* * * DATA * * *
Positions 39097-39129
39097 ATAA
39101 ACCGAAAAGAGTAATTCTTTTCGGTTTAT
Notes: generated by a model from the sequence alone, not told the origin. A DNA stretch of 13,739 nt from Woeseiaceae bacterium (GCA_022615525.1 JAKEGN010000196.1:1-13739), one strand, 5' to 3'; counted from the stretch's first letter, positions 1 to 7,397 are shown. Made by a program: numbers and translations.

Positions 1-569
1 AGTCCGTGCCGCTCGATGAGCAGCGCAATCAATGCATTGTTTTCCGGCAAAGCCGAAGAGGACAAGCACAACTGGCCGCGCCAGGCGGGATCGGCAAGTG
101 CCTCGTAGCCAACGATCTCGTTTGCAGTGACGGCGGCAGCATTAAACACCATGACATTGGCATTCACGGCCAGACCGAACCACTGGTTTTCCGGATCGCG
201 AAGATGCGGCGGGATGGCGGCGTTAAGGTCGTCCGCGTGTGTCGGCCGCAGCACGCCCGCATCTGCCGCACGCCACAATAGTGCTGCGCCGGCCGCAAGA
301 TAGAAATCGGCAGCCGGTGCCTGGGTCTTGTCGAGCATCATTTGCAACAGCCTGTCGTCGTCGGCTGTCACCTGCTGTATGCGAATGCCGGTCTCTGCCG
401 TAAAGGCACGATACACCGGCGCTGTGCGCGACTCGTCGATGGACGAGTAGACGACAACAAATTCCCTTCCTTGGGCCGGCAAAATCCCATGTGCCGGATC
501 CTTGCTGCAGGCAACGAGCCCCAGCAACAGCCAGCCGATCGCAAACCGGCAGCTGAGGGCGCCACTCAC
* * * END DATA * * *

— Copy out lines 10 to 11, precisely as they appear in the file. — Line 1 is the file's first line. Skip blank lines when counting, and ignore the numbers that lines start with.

401 TAAAGGCACGATACACCGGCGCTGTGCGCGACTCGTCGATGGACGAGTAGACGACAACAAATTCCCTTCCTTGGGCCGGCAAAATCCCATGTGCCGGATC
501 CTTGCTGCAGGCAACGAGCCCCAGCAACAGCCAGCCGATCGCAAACCGGCAGCTGAGGGCGCCACTCAC